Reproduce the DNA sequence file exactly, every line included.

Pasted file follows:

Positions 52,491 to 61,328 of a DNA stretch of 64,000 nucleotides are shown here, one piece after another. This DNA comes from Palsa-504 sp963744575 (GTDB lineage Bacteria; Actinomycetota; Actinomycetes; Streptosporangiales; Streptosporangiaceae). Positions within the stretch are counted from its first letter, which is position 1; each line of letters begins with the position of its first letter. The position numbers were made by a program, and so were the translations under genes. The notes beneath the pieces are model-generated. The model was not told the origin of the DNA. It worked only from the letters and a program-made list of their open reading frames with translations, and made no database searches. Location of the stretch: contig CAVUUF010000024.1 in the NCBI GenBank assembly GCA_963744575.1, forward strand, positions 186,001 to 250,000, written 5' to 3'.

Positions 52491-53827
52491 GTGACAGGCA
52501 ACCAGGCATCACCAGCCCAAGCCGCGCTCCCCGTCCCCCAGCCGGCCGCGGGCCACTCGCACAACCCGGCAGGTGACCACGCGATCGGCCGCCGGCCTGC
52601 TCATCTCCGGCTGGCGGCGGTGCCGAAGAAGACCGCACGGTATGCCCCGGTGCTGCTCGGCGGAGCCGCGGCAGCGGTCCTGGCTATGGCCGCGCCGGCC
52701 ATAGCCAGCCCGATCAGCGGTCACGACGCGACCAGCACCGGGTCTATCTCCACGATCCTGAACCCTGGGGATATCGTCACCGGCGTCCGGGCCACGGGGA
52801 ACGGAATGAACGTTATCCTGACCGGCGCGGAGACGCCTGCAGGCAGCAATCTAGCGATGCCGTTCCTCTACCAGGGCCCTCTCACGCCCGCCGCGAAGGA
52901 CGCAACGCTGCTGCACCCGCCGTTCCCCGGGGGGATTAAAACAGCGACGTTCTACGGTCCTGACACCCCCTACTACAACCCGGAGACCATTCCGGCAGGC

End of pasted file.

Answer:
Positions 52,491 to 61,328 of a DNA stretch of 64,000 nucleotides are shown here, one piece after another. This DNA comes from Palsa-504 sp963744575 (GTDB lineage Bacteria; Actinomycetota; Actinomycetes; Streptosporangiales; Streptosporangiaceae). Positions within the stretch are counted from its first letter, which is position 1; each line of letters begins with the position of its first letter. The position numbers were made by a program, and so were the translations under genes. The notes beneath the pieces are model-generated. The model was not told the origin of the DNA. It worked only from the letters and a program-made list of their open reading frames with translations, and made no database searches. Location of the stretch: contig CAVUUF010000024.1 in the NCBI GenBank assembly GCA_963744575.1, forward strand, positions 186,001 to 250,000, written 5' to 3'.

Positions 52491-53827
52491 GTGACAGGCA
52501 ACCAGGCATCACCAGCCCAAGCCGCGCTCCCCGTCCCCCAGCCGGCCGCGGGCCACTCGCACAACCCGGCAGGTGACCACGCGATCGGCCGCCGGCCTGC
52601 TCATCTCCGGCTGGCGGCGGTGCCGAAGAAGACCGCACGGTATGCCCCGGTGCTGCTCGGCGGAGCCGCGGCAGCGGTCCTGGCTATGGCCGCGCCGGCC
52701 ATAGCCAGCCCGATCAGCGGTCACGACGCGACCAGCACCGGGTCTATCTCCACGATCCTGAACCCTGGGGATATCGTCACCGGCGTCCGGGCCACGGGGA
52801 ACGGAATGAACGTTATCCTGACCGGCGCGGAGACGCCTGCAGGCAGCAATCTAGCGATGCCGTTCCTCTACCAGGGCCCTCTCACGCCCGCCGCGAAGGA
52901 CGCAACGCTGCTGCACCCGCCGTTCCCCGGGGGGATTAAAACAGCGACGTTCTACGGTCCTGACACCCCCTACTACAACCCGGAGACCATTCCGGCAGGC